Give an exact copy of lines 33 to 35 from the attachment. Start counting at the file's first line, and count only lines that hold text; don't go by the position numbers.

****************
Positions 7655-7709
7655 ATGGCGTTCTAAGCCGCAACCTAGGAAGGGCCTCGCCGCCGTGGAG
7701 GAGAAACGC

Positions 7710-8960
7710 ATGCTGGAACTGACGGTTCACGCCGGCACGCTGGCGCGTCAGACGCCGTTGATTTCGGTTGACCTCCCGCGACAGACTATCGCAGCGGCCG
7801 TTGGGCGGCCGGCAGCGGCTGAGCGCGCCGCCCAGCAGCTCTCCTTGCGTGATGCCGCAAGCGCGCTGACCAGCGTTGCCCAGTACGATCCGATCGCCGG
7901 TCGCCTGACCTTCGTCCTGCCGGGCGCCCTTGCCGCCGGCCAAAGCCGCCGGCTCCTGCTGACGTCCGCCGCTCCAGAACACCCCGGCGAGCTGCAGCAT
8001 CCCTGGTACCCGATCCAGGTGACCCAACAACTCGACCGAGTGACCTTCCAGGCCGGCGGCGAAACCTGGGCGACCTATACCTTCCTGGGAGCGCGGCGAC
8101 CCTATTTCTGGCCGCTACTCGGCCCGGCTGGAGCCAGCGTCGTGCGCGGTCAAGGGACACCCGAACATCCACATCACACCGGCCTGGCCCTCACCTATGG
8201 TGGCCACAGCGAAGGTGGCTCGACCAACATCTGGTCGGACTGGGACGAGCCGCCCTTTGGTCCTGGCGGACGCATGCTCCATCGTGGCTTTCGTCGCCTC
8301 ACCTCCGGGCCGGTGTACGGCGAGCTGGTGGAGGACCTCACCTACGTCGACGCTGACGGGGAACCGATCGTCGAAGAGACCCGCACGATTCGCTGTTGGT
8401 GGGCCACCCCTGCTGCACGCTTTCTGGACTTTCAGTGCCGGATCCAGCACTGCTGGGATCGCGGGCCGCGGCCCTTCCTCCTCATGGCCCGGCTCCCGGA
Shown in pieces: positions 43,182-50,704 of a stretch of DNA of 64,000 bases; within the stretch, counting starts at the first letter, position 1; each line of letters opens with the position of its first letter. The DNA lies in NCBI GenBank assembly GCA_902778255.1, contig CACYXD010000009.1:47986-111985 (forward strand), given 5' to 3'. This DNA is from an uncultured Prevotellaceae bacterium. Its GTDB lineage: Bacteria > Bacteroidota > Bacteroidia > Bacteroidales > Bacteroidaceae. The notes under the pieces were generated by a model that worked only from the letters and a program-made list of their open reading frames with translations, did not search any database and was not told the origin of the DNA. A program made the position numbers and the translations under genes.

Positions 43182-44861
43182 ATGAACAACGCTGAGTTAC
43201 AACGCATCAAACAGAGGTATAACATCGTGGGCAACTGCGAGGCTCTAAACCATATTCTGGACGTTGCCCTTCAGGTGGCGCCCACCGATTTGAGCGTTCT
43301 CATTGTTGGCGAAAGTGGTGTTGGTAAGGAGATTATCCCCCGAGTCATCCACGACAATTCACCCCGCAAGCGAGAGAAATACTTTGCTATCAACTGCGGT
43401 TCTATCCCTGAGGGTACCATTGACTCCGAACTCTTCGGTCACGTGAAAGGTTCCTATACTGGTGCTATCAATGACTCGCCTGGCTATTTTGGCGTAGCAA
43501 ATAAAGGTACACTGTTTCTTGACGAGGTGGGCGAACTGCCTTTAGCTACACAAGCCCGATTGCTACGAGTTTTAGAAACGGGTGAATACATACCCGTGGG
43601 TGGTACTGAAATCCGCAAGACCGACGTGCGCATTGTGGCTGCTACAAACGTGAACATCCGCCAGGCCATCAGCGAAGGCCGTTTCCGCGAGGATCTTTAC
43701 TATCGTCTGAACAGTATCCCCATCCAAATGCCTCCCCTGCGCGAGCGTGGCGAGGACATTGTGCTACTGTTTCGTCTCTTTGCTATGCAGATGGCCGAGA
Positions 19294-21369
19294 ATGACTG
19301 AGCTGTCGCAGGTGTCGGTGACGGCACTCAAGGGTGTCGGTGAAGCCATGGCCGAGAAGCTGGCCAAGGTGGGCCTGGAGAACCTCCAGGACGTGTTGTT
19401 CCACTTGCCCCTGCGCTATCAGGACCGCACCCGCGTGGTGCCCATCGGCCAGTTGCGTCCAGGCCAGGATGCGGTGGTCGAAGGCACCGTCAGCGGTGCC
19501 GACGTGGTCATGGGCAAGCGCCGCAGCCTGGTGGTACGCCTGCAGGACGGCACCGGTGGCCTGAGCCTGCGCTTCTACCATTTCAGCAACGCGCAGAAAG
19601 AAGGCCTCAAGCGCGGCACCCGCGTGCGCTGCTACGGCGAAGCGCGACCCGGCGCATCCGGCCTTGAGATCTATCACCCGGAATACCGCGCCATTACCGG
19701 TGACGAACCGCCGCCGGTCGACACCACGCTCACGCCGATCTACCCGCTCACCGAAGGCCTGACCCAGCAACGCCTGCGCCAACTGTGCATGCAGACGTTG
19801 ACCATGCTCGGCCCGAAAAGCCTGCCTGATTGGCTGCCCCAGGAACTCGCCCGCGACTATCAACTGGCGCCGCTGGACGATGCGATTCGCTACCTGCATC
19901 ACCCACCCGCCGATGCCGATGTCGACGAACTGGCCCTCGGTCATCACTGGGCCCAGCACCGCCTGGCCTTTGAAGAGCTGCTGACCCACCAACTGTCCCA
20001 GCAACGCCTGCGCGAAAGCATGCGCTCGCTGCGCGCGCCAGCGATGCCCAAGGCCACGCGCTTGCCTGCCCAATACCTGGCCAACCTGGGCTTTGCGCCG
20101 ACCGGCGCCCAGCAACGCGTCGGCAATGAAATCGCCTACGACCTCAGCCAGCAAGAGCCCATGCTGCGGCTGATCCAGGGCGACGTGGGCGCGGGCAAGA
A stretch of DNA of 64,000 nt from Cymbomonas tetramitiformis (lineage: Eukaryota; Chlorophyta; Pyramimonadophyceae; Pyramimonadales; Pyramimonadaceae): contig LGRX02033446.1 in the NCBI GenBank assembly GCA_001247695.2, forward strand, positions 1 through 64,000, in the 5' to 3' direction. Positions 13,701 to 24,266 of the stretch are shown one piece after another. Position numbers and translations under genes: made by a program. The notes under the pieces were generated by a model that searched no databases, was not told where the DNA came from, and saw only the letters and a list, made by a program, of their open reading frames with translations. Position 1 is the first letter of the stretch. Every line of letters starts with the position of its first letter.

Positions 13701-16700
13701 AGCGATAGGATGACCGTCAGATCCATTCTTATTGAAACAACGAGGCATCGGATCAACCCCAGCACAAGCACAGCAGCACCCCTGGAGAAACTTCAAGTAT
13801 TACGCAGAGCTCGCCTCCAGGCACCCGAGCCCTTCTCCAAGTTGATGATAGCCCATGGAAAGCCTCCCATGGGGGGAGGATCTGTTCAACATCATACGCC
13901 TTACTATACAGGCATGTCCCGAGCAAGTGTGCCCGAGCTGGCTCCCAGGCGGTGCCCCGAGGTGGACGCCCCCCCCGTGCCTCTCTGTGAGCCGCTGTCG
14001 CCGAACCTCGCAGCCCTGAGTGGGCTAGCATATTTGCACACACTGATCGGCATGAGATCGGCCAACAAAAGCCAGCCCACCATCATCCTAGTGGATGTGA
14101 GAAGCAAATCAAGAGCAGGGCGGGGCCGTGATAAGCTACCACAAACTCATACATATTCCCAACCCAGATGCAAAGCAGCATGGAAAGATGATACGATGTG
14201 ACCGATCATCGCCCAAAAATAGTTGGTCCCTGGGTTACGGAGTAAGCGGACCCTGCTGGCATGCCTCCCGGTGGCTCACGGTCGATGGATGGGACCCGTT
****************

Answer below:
A stretch of DNA of 64,000 nt from Cymbomonas tetramitiformis (lineage: Eukaryota; Chlorophyta; Pyramimonadophyceae; Pyramimonadales; Pyramimonadaceae): contig LGRX02033446.1 in the NCBI GenBank assembly GCA_001247695.2, forward strand, positions 1 through 64,000, in the 5' to 3' direction. Positions 13,701 to 24,266 of the stretch are shown one piece after another. Position numbers and translations under genes: made by a program. The notes under the pieces were generated by a model that searched no databases, was not told where the DNA came from, and saw only the letters and a list, made by a program, of their open reading frames with translations. Position 1 is the first letter of the stretch. Every line of letters starts with the position of its first letter.

Positions 13701-16700
13701 AGCGATAGGATGACCGTCAGATCCATTCTTATTGAAACAACGAGGCATCGGATCAACCCCAGCACAAGCACAGCAGCACCCCTGGAGAAACTTCAAGTAT